Is Tintin racist ?

tintin 2Tintin first appeared in 1928.

A Congolese accountant wants to sue the Belgian comic character  because he says Tintin is propaganda for colonialism. – and amounts to “racism and xenophobia”.

tintinHis action follows the decision by Brooklyn public libraries to take Tintin in the Congo off their shelves for similar reasons.

This blogger – Nuala Sawyer – says the Congolese, funnily enough, have embraced Tintin . (see her pics here ), though this poster at “The Week ” said :

“The Congolese who I showed the cartoon too in Congo found it very offensive and very racist.”

So, can something be considered racist by today’s standards, even though it was written 80 years ago ?

enid blyton picIt’s a debate we’bve had in this country about the writings of Enid Blyton, who’s works included “golliwog” characters.

Is a work racist whenever it was written ? Would you be happy for your children to read them ?

27 Responses to “Is Tintin racist ?”

  1. 1 Dennis Junior
    September 3, 2009 at 14:02

    I don’t think that Tin-Tin is racist………He provided young children the ability to understand that you can achieve anything you wanted….

    =Dennis Junior=

  2. 2 Dennis Junior
    September 3, 2009 at 14:08

    So, can something be considered racist by today’s standards, even though it was written 80 years ago ?

    Not really, but, in those days, that type of words would not have been classified as racist…But, in today culture, they should be understood and respect…

    =Dennis Junior=

  3. 3 anu_d
    September 3, 2009 at 14:13

    This is a complex question.

    Any writing has to be looked at in the context of the times it was written in and as intended then.

    Neither in context nor in intent TinTin was racist.

    With layers of political correctness acquired by the society over decades of apssing time…and when looked at with absolute modern days context…TinTin and many other things can appear racial or no as orginally intended.

    We as adults can undertsand…but can we expose our children who will probably not be able to distinguish the chaned conetxt across the eras… to such material?

    I don’t thing we can !

    We must modify the contect to aligh with the modern context and correctness and then give it to the current generation of kids.

    It’s no-body fault nor a big issue…but a mere acceptance of the need to change with times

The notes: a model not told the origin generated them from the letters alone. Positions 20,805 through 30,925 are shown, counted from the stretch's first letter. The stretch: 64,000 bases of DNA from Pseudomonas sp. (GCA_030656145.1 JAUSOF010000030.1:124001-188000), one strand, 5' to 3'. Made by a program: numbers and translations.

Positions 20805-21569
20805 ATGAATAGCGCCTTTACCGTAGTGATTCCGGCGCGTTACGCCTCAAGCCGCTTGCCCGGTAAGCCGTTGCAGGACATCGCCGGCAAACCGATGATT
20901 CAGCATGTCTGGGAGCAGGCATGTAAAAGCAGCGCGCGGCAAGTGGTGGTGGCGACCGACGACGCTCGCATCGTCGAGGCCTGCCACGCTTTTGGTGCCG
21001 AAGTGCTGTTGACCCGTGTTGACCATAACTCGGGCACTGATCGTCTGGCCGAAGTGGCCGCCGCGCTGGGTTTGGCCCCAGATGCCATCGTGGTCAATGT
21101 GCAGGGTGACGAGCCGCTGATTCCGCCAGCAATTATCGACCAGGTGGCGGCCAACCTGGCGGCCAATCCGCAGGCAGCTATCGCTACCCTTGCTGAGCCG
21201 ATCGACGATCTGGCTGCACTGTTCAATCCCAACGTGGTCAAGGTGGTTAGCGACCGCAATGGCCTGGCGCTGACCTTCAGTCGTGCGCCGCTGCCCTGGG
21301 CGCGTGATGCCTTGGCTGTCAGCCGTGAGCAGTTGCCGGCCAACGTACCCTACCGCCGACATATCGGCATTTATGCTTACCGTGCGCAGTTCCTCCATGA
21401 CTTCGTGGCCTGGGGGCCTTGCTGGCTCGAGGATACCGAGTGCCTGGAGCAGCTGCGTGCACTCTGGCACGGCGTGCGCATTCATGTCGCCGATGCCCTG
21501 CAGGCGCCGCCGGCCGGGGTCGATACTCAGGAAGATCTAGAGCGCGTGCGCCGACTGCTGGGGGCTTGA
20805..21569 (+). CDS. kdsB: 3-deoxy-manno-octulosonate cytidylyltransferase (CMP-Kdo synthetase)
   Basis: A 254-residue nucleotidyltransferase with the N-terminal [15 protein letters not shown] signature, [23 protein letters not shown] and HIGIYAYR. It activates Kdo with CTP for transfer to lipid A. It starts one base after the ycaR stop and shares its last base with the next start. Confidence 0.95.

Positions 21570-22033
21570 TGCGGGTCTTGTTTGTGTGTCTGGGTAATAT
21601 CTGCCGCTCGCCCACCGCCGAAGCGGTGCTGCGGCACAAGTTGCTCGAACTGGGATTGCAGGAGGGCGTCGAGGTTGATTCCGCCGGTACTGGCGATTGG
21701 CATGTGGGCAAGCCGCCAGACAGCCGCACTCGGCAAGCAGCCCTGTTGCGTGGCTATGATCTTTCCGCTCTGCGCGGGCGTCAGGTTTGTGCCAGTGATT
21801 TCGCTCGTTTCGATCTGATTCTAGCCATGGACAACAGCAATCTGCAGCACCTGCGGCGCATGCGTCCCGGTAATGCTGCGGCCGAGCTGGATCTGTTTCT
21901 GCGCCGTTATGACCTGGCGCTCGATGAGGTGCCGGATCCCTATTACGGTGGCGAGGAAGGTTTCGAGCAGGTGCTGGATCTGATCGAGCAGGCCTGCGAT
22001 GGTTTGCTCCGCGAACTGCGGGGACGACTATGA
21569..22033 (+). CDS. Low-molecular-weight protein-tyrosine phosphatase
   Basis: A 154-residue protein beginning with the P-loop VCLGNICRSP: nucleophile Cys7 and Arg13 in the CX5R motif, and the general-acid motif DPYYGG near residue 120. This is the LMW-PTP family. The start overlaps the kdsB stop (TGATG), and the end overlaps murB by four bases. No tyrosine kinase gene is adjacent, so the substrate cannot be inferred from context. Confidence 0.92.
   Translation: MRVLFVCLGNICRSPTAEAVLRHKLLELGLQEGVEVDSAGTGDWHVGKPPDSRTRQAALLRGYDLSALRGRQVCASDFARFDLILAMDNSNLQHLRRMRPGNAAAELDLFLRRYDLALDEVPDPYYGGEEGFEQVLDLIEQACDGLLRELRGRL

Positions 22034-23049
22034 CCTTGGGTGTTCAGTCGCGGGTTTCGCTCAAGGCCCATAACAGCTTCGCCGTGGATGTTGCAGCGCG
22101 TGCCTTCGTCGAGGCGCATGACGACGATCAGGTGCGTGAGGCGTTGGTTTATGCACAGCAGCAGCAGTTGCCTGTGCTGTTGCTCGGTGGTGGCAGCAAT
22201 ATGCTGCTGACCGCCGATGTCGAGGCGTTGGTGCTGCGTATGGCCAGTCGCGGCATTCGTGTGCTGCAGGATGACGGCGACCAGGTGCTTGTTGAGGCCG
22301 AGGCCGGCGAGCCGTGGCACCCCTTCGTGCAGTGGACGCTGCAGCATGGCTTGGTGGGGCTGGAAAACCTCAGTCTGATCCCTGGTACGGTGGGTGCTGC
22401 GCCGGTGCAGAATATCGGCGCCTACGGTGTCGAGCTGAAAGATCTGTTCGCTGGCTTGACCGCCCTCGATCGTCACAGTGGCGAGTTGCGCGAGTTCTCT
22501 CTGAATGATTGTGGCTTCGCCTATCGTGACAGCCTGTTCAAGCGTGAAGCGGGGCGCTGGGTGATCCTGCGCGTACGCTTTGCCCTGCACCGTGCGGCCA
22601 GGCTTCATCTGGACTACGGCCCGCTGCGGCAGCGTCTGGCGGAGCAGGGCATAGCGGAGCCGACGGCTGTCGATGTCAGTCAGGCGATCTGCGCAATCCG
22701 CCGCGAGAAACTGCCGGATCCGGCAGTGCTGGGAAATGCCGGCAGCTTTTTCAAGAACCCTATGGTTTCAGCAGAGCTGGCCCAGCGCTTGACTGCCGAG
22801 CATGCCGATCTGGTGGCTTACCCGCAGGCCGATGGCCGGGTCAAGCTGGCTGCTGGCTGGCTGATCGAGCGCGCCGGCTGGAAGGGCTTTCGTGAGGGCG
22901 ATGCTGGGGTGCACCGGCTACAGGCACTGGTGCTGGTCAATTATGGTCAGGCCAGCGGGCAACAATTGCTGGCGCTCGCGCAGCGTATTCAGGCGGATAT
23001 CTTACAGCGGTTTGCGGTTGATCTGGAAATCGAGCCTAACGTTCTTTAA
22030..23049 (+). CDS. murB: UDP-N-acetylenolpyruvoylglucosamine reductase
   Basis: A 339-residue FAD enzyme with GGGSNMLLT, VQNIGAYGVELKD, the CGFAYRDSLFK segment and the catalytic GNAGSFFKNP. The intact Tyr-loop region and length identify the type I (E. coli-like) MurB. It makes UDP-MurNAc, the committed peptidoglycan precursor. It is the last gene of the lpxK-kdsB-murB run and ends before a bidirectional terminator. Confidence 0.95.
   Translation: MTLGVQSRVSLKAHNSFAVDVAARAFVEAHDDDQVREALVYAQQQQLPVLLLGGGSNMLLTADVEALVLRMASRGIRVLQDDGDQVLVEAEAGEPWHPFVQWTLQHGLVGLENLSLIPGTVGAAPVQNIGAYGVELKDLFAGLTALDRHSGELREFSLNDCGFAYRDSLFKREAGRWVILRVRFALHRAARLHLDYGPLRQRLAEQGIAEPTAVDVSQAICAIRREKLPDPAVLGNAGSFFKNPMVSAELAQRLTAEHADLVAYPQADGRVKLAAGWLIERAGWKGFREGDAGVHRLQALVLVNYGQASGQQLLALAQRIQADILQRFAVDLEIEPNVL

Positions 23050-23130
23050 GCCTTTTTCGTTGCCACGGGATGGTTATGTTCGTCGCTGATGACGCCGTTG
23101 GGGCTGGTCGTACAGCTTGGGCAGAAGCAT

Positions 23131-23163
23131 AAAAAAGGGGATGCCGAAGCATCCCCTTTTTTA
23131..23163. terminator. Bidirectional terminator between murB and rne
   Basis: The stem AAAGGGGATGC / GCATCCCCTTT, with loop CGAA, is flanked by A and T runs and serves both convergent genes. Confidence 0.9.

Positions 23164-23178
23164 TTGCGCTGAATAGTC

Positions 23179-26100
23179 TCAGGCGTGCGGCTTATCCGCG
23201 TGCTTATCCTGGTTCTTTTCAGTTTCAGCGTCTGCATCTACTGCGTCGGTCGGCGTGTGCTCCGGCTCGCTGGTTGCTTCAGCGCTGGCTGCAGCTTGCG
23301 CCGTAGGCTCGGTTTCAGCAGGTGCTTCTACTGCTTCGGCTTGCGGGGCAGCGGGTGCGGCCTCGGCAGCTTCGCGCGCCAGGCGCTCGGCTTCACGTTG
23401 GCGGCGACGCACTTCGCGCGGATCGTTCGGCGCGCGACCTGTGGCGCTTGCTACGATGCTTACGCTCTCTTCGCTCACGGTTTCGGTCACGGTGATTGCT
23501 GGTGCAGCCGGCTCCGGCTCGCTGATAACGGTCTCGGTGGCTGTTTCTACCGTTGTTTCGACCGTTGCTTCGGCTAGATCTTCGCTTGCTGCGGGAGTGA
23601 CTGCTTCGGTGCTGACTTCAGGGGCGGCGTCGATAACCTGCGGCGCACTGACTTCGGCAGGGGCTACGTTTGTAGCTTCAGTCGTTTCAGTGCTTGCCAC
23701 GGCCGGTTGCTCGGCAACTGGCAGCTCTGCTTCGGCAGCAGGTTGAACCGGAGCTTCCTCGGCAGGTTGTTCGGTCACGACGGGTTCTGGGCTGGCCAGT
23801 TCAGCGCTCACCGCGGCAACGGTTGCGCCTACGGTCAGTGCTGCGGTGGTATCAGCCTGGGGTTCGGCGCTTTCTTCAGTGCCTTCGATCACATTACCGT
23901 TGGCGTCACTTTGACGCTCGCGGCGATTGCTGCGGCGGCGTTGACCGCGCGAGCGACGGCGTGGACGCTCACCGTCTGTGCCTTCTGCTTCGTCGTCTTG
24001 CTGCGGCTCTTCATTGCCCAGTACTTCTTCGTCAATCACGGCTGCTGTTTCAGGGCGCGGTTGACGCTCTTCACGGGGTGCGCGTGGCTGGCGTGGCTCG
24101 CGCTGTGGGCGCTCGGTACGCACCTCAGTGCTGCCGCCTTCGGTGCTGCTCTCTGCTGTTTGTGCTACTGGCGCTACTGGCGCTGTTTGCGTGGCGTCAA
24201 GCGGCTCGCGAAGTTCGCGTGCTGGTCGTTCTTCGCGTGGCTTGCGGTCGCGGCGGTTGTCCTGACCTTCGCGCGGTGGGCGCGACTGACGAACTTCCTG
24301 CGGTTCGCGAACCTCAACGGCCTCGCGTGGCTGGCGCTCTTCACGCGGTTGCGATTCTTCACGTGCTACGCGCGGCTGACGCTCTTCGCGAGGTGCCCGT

4. September 3, 2009 at 15:02

    I am in two minds about this. I have been shocked at reading some otherwise quite good novels written around 60 – 100 years ago, in the attitudes to women, or people from other countries or races or even the upbringing of children. They have ideas which were accepted without question then but would be totally unacceptable now. – and rightly so. Tintin is a classic and has its place but perhaps some of the issues need a makeover – or an introduction.

    I am reminded of the rewriting of some traditional fairy tales to empower women. I like them but I know the old stories and love the new versions even more by knowing them. Perhaps some of the Tintin stories could be rewritten slightly to emphasize a liberation – I am not sure how or who, but I have sympathy with those Tintin offends.

  5. 5 John in Salem
    September 3, 2009 at 15:22

    Sure, it’s racist. So what? It was a product of it’s time, when half the comics around depicted “darkies” and big-nosed Jews and every other racial stereotype you can think of.
    History is what it is and you can’t sue yesterday for not being today. If you don’t like it, don’t look at it.

  6. 6 Nigel
    September 3, 2009 at 15:24

    Given how easy it is to make money through the courts, charges of racism are as good as any other for making a few bucks. A book written 80 years ago has historic significance as it remindes us of how things were viewed back then and not necessarily any malice of behalf of the writer. It also serves to tell us where writing must not go in the future.

  7. 7 Archibald
    September 3, 2009 at 16:04

    I read Tintin as a child, they were just an adventure stories to me then. I have read them as an adult and they seemed quite out of step with modern ideologies, but, to criticize them as racist, colonialist works serves no purpose, when they are a vivid window into the mentalities of the times. If you want to take this issue to task, you can start with Disney.

  8. 8 Anthony
    September 3, 2009 at 16:08

    Have you guys ever watched old Disney cartoons? Those Crows in “Dumbo” we’re very racist. My son would watch it, but since I raised him RIGHT, he’s not going to take that as racist. People look for anything to sue over, especially those reverse racist black people.

    -Anthony, LA, CA

  9. 9 anu_d
    September 3, 2009 at 16:12

    Hello WHYS,

    so why is my comment not published yet…when those posting 2 hours after mine have been posted.

    If I take the initiative to be amongst the first to read and post…WHYS should respect and publish it in the order recived.

    • 10 anu_d
      September 3, 2009 at 16:27

      ^ WHYS that was a questioned meant the be answered…and not only posted ?

      • 11 Keith- Ohio
        September 3, 2009 at 18:28

        I think WHYS filters their comments and posts the ones they think are meaningful, on both sides of an argument. I’m not criticizing whatever you posted, because obviously i haven’t read it.

  10. 12 Peter SC
    September 3, 2009 at 17:02

    Tintin , tarzan , lion king , 007 and any stories , novels that makes any race looks stupid , evil and bad are racist. Did you notice lions with dark mane are bad lions and they have Chinese names.

  11. 13 nora
    September 3, 2009 at 17:30

    Tintin is like Paddinton Bear, crammed full of colonialist assumptions. I would bury Tintin with Babar under piles of other books with more enlightened thinking but kids like to read what mommy read as a kid, so I would eventually end up explaining why I cringed at phrases like ‘the darkest Argentine’ and images of servile monkeys in butler suits.

    The guy who is suing is bringing the discussion forward on the mindset of empire, so good. It can only motivate young writers to produce more children’s books.

  12. 14 Dave in Florida
    September 3, 2009 at 18:00

    Sixty years ago it was all right to say and write those things; today it is not acceptable. Is it racisit by today’s standards…? Probably. What do you want t to do about — start banning or burning books that inform us of an unpleasent portion of history?

    Rarely does a day pass where I do not see or hear multiple things that I find offensive. Should I let the world come skreetching to a halt because of it?